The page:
Op-Ed: Fixing Our Aging Water Systems Can Jump-Start Our Economy

Overhauling our failing water infrastructure will create jobs and improve the health of residents, especially New Jersey’s impoverished and at-risk communities
Mark Longo

The events of the past decade — from the Flint water crisis to the inability to supply clean, safe drinking water right here in Newark — have underscored an unfortunate reality: Our country’s water-infrastructure systems are dangerously inadequate and outdated. As a recent 60 Minutes report found, the problem extends throughout the country, and contaminated water takes a serious, long-term, and devastating toll on those exposed to it.

Congress, the state and local elected officials alike need to come together to champion water-infrastructure projects, replace aging mains, and invest in systems that meet our current needs and provide clean, safe water for all. Doing so will ensure public health and safety during the COVID-19 pandemic and inject billions into our economy at a crucial time.

It’s heartening to see that Newark’s lead levels have fallen below the EPA’s maximum allowable threshold in recent weeks, which represents important progress in the fight for clean water. But there is so much more to be done across the state and in Newark itself, as aging infrastructure continues to leak massive amounts of drinking water and other cities and towns face unsafe conditions. Water infrastructure embodies the classic adage “out of sight, out of mind” — and our elected officials often only act to fix these crucial systems when it’s far too late and disaster has already struck, even as they continue contributing to worse health outcomes.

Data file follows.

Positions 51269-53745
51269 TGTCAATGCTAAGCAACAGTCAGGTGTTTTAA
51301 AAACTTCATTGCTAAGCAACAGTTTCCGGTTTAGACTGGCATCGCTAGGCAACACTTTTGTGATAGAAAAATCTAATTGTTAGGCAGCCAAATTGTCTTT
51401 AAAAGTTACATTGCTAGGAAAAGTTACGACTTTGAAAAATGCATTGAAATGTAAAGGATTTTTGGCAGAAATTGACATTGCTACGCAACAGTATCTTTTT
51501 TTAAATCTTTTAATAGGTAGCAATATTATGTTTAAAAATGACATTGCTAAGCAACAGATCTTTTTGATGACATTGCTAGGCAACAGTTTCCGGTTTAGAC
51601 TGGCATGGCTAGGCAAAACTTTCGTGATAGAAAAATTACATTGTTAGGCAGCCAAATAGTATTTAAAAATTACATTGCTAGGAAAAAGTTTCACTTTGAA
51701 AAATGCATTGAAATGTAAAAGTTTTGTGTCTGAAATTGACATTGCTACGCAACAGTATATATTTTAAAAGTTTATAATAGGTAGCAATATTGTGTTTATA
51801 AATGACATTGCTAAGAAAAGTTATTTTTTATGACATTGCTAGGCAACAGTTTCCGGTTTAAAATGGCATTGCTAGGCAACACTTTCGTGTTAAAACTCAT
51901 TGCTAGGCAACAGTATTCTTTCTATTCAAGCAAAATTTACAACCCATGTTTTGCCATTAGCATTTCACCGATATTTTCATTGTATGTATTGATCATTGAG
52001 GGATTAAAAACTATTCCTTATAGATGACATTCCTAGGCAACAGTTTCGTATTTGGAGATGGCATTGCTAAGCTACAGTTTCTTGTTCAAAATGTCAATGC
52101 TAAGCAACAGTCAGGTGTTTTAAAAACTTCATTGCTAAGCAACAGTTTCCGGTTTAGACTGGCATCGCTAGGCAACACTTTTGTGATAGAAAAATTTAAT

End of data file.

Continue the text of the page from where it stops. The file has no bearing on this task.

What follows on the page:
In Camden, students in schools had to use bottled water for decades due to concerns about the safety of their tap water and potential lead contamination in aging pipes. Paterson, Glassboro and other cities and towns all across the state continue to struggle with lead and other issues. And main breaks in Hoboken, Jersey City and across the state during the pandemic left many without clean water as they faced down another health crisis.

Despite these repeated and routine failures and the immense toll that lead and other contamination takes on the health of our residents, too little has been done to solve the problem.

To help mitigate lead contamination in our water, we need to replace old, unsafe pipes that connect our homes and businesses to the broader water system with modern, durable upgrades. We also need to replace water mains — many of them more than a century old and literally crumbling under our streets — with systems that are less prone to leakage.

Even when leaking water pipes don’t pose a public-safety hazard, their inefficiency costs consumers in higher water bills and wastes valuable clean water. At this point, 30% of clean, treated water leaks out of pipes, which artificially inflates costs. Now more than ever, we need to find ways to reduce costs systemically, and improving these systems is a smart investment.

Some water providers have begun major projects to upgrade mains and invest in new pipes, but there is far more work to be done. According to experts, we need $8 billion over the next 10 years to ensure a safe, adequate and reliable water supply. While that may sound like a hefty sum, it will help save money in the long run by minimizing leaks and expensive repairs and improving public health.

As the pandemic continues to shed light on challenges facing our economy and public health alike, we need to invest in solutions to both problems. Overhauling our failing water infrastructure will create jobs and simultaneously improve the health of our residents by guaranteeing a supply of clean drinking water for all, especially New Jersey’s impoverished and at-risk communities.

It’s a no-brainer for New Jersey. We urge our elected officials to act before it’s too late.